Monday, 24 January 2011

Blog Tour: Jillian Larkin's Top 10 Books from the 1920s (Part 1)

Today, we're excited to welcome Jillian Larkin to the blog! I LOVED Vixen (review here) so I'm super happy we were asked to join the blog tour!

Without further ado, here's the post!

Jillian Larkin’s Top 10 Favorite Books from the 1920s, Part 1



1) So Big by Edna Ferber


Selina Peake De Jong, the protagonist of this wonderful novel, is one of my favorite characters of all time.  She’s a wonderful teacher and when her husband dies, she goes out to work on the farm to give her son, Dirk, a real future.  She appreciates art and beauty and encourages her son to follow his dreams rather than focus solely on making money.  As a bonus, in the 1932 film version of the novel, former flapper extraordinaire Barbara Stanwyck plays Selina!


2) Mrs. Dalloway by Virginia Woolf


Here’s a warning: Many of you budding English majors out there will be assigned to read this book any time the term “stream-of-consciousness” comes up in class.  And you might hate it.  But I can’t help but feel I’m witnessing something beautiful and heartbreaking each time I open my dog-eared copy and by the third paragraph, with “What a lark! What a plunge,” I’m falling into the fascinating Clarissa Dalloway’s past friendships and romances.  


3) Twilight Sleep by Edith Wharton


I only recently found out Edith Wharton wrote her own satirical take on the 1920s.  So of course I picked up a copy right away and tore through it.  I’m so in awe of Wharton’s writing style.  In this novel, she makes many sharp observations about the differences between youth and adulthood, and how little any of us truly knows ourselves.  She manages the very difficult task of ridiculing her characters at every turn, yet still making them compelling and relatable, if not exactly likable.  


4) Vile Bodies by Evelyn Waugh


Okay, this was technically published in 1930.  But it is, in my opinion, an absolutely hilarious commentary on the smart set of the Jazz Age.  If you absolutely have to be attached to the characters to get through a book, this may not be the novel for you.  The characters have depth that is more akin to puddles than oceans.  But it is so funny.  It makes light of near-death experiences, war, marriage, and just about every other serious issue.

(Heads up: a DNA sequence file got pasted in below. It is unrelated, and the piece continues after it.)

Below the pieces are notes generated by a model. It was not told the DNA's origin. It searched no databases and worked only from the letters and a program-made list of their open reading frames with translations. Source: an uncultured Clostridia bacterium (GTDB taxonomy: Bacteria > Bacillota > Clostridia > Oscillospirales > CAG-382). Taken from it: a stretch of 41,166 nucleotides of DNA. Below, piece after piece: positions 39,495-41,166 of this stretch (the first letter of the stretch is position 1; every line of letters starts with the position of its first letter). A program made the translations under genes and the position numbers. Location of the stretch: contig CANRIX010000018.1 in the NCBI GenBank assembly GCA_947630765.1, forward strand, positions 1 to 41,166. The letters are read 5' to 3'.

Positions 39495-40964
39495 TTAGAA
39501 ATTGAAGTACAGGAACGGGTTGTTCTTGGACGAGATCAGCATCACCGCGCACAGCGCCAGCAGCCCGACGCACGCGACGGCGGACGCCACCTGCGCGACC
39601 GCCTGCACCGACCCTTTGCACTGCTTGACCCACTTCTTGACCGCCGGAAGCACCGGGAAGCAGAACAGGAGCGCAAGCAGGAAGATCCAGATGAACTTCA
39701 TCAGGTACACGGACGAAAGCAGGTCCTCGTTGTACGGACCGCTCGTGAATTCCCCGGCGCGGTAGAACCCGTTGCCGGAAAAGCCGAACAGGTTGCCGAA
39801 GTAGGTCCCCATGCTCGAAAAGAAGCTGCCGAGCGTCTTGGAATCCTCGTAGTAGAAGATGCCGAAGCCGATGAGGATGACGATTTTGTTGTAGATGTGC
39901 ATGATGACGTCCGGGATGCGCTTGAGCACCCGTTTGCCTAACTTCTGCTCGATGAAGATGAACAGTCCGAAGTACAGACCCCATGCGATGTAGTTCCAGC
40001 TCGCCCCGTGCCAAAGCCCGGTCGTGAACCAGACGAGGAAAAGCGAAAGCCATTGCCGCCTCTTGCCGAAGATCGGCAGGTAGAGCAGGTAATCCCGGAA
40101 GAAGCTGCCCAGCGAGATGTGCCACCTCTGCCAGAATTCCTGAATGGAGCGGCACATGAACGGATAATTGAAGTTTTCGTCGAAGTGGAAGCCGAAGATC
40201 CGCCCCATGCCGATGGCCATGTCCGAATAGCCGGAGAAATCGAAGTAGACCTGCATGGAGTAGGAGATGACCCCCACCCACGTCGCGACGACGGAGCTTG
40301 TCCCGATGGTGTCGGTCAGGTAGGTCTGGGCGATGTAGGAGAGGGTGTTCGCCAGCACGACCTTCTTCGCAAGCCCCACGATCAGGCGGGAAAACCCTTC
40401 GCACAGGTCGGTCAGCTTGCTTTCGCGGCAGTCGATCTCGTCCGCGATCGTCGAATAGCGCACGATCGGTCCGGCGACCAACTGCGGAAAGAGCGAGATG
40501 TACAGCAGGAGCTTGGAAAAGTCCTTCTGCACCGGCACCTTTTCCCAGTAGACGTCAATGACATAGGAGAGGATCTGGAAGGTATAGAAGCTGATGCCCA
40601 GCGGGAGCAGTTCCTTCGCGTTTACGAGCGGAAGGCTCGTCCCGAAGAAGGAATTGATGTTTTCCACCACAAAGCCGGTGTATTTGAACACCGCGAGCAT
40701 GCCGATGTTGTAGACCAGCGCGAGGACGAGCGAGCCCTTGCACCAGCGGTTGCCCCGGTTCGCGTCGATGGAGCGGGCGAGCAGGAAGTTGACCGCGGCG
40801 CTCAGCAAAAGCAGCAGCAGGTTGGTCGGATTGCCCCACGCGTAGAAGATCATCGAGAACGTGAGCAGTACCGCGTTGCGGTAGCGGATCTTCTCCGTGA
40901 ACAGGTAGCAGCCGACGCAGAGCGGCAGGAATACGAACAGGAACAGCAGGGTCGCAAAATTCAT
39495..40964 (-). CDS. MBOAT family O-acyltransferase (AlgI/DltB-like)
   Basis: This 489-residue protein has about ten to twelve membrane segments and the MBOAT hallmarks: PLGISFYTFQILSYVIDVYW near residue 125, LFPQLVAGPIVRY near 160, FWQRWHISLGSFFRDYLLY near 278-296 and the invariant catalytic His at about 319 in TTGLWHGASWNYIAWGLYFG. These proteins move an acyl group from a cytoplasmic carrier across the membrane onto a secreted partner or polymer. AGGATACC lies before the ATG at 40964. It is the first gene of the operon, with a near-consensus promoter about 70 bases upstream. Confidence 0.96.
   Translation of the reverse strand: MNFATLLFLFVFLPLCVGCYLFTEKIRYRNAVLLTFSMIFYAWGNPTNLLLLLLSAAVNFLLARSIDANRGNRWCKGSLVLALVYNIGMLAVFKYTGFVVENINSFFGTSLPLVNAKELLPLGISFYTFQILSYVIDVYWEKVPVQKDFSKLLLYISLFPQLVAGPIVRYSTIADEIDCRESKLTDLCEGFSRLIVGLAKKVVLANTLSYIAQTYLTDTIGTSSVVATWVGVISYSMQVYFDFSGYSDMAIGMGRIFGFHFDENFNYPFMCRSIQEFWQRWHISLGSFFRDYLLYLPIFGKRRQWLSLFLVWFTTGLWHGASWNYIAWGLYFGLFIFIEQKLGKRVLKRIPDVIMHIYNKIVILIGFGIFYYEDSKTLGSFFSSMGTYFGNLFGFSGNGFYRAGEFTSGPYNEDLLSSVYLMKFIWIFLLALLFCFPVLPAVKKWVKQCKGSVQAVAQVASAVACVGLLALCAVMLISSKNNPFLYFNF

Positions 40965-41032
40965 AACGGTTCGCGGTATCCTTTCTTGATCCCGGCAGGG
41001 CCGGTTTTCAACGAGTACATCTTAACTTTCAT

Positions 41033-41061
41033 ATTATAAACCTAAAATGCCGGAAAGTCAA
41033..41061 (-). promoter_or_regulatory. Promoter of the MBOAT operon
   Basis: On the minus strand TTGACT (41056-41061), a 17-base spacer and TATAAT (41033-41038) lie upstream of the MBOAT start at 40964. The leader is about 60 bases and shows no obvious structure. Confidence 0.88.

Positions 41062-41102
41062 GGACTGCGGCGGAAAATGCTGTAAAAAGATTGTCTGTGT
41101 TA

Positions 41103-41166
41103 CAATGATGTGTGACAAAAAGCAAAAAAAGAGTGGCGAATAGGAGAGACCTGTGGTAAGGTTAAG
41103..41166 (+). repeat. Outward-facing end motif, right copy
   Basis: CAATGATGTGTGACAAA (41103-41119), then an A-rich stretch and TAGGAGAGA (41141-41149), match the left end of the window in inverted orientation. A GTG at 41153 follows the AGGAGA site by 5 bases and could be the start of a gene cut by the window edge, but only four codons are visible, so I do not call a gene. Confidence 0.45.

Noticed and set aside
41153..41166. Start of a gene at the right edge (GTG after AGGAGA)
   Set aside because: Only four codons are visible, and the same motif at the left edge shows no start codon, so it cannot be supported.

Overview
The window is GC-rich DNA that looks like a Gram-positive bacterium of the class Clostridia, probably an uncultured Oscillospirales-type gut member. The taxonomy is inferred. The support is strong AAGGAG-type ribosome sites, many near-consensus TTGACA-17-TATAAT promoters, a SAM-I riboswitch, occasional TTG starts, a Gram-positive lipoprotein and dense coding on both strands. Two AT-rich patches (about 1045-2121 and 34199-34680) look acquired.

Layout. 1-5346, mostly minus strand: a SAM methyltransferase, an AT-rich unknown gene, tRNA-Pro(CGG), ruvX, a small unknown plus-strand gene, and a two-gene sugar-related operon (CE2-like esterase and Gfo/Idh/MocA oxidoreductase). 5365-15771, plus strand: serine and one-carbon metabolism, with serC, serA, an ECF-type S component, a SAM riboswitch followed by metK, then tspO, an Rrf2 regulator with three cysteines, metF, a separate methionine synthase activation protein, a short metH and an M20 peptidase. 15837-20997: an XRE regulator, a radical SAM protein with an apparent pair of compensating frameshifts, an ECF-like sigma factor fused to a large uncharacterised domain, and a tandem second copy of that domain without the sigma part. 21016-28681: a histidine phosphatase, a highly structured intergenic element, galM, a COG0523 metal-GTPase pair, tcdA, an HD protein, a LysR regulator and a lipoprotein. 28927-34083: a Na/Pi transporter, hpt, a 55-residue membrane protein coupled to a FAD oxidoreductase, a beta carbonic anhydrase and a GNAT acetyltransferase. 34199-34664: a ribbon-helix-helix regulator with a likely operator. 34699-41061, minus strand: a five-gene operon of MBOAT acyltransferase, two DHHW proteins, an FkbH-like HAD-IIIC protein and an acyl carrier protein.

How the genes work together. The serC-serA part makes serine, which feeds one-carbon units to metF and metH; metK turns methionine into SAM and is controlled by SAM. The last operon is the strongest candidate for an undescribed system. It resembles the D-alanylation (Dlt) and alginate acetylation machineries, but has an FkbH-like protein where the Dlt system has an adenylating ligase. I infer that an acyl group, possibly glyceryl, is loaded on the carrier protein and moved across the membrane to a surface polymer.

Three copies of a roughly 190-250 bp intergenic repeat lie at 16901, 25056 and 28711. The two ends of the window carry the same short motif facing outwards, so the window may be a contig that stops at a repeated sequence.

5) The Beautiful and the Damned by F. Scott Fitzgerald


Upon my fifth or sixth reading of The Great Gatsby, I realized that it might be a good idea to take a look at the other books Fitzgerald had written.  And I am so glad I did.  In ways, it’s a similar novel to Gatsby.  It deals with the triumphs, tragedies, and overall self-involvement of the privileged.  But it gets into the meat of a marriage with the relationship between Anthony and Gloria—a marriage not unlike Scott’s to Zelda Fitzgerald.  This book is also where my Gloria got her name.


Hope you enjoyed hearing about some of my favorite 1920s classics.  Stop by Daisy Book Chain Reviews (http://daisychainbookreviews.blogspot.com/) tomorrow to see Part 2 of the list! 

Want to learn more about Vixen, see the trailer and play games? Go to Vixen's website!

Want to keep following the tour?

Thursday: Teen Reads

Thanks so much for stopping by Jillian!

--Julie

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